A lesson from Ghana – the life of a believer

I have a friend who is a math tutor.  Several years ago she tutored a high school girl named Canita.  Canita not only learned math from my friend, but she also learned Christ.  Canita entered college as a strong believer.  Her studies in International Health included a research project in Ghana.  This is a portion of one of the emails Canita sent during her four month stay in Ghana.  It has affected me so deeply that I wanted to share it.

“Waiting is definitely something I’ve gotten a stronger appreciation for since being here. My prayer life has catapulted to new heights, causing my craving for the Father to become so much deeper. Given my surroundings, I’ve had no other choice but to grow. See, the believers I hang out with in Ghana aren’t your typical Christians. They give the word “radical” new meaning and truly embody our old school description of a “Jesus freak.” I have friends here whose daily routines look something like this (look closely): 8:00am-4pm: work, 6:30pm-8:30pm: church, 12am-3am: personal prayer time, 3am-5am: personal bible study, 5am-6:30am: morning physical exercise. No, this is not an embellishment! When do they sleep you ask?! My friend, they don’t. Aside from the couple of hours they are able to squeeze in here or there, rarely do they sleep. When I first discovered this, I was astonished. As a student of International Health, I was initially very concerned for their physical well-being. This, I thought, can not be healthy. Yet, when I see each of them every day they always seem to have three times more energy than I do. They’re never tired, never irritable, and never ill. Like Paul, these men and women literally put their bodies under the subjection of the Holy Spirit daily (2 Corinthians 9:27). They fast weekly, pray constantly, and truly re-present Christ in this part of the world. As you could imagine, there’s no way I can live among such a humble, surrendered group of believers and not be moved. More than anything, they’ve taught me the art of sacrificial waiting. I’ve found that something happens in the spirit when we sacrificially give of our time, our sleep, our food, and our comfort to seek the heartbeat of God.”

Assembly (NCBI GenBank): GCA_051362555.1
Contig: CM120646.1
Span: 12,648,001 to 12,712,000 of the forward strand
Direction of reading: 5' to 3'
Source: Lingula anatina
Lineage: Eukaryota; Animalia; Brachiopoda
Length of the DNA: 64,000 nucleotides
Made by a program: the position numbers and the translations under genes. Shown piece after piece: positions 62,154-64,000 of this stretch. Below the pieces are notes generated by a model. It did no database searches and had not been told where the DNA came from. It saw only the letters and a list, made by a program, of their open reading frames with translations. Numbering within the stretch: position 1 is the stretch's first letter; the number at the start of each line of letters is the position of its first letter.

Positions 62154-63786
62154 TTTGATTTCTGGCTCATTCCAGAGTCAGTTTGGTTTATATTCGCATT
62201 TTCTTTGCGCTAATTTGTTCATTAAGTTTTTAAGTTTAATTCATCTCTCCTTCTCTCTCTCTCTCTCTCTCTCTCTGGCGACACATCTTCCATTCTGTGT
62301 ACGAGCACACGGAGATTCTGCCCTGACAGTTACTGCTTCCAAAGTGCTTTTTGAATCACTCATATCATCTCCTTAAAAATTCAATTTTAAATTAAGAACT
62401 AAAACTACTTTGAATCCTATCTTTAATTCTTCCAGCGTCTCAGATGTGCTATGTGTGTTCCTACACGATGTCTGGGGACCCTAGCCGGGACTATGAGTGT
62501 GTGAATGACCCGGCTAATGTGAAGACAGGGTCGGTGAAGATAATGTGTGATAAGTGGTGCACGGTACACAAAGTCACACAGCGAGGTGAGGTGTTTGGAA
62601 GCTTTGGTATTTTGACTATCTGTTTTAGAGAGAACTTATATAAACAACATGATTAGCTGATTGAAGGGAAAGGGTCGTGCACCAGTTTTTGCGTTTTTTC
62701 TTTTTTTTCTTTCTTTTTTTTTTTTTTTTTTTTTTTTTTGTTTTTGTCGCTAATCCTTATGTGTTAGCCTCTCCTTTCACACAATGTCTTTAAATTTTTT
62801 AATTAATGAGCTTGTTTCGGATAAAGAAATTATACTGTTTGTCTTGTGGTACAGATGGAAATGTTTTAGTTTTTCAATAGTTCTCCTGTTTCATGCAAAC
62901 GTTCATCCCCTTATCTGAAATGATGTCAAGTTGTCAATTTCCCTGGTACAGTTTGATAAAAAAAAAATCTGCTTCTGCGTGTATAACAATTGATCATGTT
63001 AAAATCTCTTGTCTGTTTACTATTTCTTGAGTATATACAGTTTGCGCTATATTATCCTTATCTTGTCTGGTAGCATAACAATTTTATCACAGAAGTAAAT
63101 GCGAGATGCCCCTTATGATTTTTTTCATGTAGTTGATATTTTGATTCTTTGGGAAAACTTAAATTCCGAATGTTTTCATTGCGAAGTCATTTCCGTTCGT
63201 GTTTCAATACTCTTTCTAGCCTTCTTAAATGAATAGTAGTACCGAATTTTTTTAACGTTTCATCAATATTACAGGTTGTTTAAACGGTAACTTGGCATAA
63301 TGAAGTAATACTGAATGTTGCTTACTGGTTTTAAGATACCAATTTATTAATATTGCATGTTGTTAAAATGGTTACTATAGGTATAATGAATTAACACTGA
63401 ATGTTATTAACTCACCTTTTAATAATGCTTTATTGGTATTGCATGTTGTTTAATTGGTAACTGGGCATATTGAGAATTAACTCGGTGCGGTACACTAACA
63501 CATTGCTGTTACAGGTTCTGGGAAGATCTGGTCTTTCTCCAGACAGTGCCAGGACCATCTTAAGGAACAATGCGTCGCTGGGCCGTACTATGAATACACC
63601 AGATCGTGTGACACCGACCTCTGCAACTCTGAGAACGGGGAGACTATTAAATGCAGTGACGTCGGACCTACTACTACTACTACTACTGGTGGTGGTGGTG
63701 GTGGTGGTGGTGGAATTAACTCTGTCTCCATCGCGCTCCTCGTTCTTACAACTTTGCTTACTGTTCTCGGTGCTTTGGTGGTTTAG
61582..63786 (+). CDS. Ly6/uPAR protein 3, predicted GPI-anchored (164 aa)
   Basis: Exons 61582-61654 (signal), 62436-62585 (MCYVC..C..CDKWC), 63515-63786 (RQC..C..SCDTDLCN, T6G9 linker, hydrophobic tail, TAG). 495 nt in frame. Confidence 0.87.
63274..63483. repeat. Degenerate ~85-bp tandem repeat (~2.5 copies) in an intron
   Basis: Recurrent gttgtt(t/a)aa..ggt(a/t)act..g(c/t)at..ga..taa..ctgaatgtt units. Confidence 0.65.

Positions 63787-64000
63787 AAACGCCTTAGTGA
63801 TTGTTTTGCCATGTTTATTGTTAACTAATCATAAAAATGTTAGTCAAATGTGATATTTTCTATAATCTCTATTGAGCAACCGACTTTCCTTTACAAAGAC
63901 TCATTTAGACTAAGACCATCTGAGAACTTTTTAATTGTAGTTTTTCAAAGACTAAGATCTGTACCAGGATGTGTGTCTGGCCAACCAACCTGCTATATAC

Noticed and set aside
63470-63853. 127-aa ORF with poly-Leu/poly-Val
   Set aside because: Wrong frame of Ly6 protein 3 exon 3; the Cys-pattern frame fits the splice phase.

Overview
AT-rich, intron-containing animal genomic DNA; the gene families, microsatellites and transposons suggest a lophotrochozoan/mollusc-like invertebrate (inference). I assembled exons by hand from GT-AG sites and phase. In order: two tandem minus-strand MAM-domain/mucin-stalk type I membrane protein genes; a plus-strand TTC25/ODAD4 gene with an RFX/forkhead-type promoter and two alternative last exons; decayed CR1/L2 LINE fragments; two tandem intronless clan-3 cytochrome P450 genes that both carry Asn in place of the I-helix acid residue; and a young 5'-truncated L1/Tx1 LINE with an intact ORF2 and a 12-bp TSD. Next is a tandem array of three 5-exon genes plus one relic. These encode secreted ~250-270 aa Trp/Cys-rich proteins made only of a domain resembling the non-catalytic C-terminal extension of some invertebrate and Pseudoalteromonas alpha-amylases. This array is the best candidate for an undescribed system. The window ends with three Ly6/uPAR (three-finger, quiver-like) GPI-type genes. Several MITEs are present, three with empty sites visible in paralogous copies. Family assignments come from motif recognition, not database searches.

4 thoughts on “A lesson from Ghana – the life of a believer

  1. melodymilbrandt January 29, 2009 / 10:50 am

    Amen Eirene! This moved me to tears. Thanks so much for posting it. I have been feeling like this alot lately. Wanting, neeeding to commune with my Jesus so much that sleep seems secondary. This is very powerful and uplifting!!!

    P.S.
    I am continuing to speak out your name, to cry it out before the Lord each day. I have not forgotten.
    Hugs

  2. Linda Born January 31, 2009 / 8:34 am

    “I’ve found that something happens in the spirit when we sacrificially give of our time, our sleep, our food, and our comfort to seek the heartbeat of God.”

    This has touched my heart today like a fragrance that revives a memory…I remember this kind of intimacy with our Lord and I want it back! Thank you for this post.
    From Melody’s Aunt Linda

  3. Canita March 6, 2009 / 8:44 pm

    I’ve read this email excerpt several times since you posted it and each time I have to remind myself that I am the author. When I was in Ghana, I gained such an incredible passion for the Lord…the kind of passion that doesn’t just burn flames, but sets fires. How did that fire for sacrificial intimacy with the Father grow so dim? How did I lose the excitement and urgency to seek God no matter the cost? I could blame it on a more busy schedule or a more comfortable culture, but instead I’m going to point to the real villain: a more complacent heart. Lord, forgive me for not giving of myself as freely as I once did. Forgive me for acting as if your Presence is something I pursue as casually and infrequently as I choose.

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